Freda's films stand out slightly because they're much more focused on internals than either Margheriti or Bava's films (or those of later filmmakers like Fulci and Argento, or even, like you say, Umberto Lenzi or Sergio Martino). I really like Freda's films, but despite similar external trappings they're very different from the work of those other filmmakers. I think the exposure during the DVD era (which, let's face it, encompasses nearly 20 years now - wow!) of those Italian horror filmmakers whose work is more heavily focused on externals makes Freda's films seem anaemic, slow and unfocused in comparison; but I think if you're attuned to them, they weave their own special kind of magic. But then, some of Freda's films offered my first exposure to Italian horror cinema, so the images from DR HICHCOCK, for example, haunt my memory.

Alex K.
01-24-2015, 05:59 AM
I've yet to watch The Ghost but I haven't enjoyed a single Freda film. Fear comes the closest to being enjoyable but even then it's only barely. I honestly can't remember if I've seen Horridble Dr. Hitchcock. I think the cult movie critics appraised him because if it weren't for him Bava wouldn't have gotten into directing. And he was of the same era as Bava even though he wasn't as interesting.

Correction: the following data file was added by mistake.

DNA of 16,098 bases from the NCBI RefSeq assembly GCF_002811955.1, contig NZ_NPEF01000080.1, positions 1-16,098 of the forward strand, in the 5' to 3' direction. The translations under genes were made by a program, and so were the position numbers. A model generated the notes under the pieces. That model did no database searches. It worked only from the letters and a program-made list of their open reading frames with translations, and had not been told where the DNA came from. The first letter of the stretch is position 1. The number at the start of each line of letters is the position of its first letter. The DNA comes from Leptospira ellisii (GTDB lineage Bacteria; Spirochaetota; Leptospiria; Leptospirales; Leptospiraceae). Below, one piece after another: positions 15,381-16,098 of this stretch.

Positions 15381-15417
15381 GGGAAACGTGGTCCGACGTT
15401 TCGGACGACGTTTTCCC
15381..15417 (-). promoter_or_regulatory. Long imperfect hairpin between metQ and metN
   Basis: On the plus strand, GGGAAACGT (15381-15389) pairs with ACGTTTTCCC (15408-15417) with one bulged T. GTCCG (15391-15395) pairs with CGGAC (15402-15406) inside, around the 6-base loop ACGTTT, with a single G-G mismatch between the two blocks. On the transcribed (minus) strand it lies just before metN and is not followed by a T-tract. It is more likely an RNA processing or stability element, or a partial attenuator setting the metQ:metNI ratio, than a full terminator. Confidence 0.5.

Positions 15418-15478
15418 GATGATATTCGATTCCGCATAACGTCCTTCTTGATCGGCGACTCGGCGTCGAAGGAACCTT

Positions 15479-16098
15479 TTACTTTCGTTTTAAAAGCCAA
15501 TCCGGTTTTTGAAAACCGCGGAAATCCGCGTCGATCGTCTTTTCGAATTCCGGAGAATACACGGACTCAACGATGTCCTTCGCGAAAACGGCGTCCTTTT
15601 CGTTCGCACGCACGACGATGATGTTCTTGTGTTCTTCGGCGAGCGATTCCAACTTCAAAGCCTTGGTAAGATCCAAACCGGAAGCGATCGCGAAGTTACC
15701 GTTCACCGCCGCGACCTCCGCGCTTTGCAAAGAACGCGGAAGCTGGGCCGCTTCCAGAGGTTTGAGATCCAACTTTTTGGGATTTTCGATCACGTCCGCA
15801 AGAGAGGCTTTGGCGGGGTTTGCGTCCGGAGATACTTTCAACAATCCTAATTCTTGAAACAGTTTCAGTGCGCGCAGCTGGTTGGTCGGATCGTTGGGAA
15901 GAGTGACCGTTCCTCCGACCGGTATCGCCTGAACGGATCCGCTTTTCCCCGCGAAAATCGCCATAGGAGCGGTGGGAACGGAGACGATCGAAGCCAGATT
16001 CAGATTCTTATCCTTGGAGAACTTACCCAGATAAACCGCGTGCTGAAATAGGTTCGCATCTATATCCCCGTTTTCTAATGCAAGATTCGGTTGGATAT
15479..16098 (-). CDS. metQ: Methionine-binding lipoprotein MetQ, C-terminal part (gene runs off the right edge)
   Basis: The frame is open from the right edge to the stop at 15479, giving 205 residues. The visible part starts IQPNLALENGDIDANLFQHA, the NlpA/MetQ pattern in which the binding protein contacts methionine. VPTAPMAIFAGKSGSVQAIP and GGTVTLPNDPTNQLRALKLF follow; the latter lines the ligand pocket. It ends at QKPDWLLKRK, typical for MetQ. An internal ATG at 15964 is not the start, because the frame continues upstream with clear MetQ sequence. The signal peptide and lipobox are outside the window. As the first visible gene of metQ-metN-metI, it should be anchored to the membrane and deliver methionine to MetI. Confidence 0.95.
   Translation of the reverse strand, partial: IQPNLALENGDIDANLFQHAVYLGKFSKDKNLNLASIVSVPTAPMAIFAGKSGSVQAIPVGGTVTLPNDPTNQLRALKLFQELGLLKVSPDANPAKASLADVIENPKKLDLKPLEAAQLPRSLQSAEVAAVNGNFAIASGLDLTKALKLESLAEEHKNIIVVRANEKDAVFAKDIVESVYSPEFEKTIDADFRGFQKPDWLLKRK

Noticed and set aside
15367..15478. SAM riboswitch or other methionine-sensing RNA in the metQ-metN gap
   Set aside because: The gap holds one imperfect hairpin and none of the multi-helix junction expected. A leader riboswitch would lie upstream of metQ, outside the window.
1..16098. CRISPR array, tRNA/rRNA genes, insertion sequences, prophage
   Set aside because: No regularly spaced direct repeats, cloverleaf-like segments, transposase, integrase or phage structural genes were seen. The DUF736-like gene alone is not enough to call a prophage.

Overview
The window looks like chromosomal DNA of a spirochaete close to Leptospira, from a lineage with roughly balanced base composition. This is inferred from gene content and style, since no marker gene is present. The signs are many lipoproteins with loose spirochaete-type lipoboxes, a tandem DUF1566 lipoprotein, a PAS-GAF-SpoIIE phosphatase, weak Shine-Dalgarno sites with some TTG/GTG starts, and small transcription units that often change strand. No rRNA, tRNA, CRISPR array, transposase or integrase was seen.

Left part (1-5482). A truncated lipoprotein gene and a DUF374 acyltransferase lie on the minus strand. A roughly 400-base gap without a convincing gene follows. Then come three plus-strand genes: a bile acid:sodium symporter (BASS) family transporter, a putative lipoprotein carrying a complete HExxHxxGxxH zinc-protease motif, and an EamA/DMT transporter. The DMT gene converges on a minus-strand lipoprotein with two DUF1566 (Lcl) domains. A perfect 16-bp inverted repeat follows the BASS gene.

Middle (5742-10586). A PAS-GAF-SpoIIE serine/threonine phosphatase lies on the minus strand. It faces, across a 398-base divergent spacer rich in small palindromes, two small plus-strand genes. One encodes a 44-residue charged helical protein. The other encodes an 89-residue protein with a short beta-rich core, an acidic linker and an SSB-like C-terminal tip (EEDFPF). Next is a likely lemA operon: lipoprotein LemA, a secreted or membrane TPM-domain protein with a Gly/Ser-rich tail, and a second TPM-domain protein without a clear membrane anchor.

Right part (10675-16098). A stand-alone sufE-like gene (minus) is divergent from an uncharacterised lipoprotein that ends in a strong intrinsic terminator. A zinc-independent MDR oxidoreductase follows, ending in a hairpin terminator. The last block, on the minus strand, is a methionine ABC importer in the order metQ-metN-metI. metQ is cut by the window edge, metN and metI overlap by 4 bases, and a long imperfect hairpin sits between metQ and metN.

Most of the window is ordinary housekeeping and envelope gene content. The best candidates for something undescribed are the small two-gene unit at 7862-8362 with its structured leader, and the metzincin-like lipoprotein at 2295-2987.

The 90's and early 2000's was an interesting time for Italo Horror and Euro Cult pictures.

Tim R-T-C
01-26-2015, 06:27 AM
When I was first getting into euro horror back before the DVD revolution I recall in the guides I read to the genre Freda was always mentioned in the same breath as Bava and Margheritti as the three masters of the genre. There was always an implication that later masters like Argento and Fulci were lesser lights just holding onto the coat tails. Probably this was because Argento and Fulci were a lot easier to get hold of at the time... Well Freda's really managed to drop from the conversation hasn't he? In the early days I put this down to lack of availability of his films. Bava was so well represented in the early days of DVD that he just became The Guy. Having seen a lot of Freda's films over the years though I've got to say those early guides I was reading really talked him up a lot more than I would.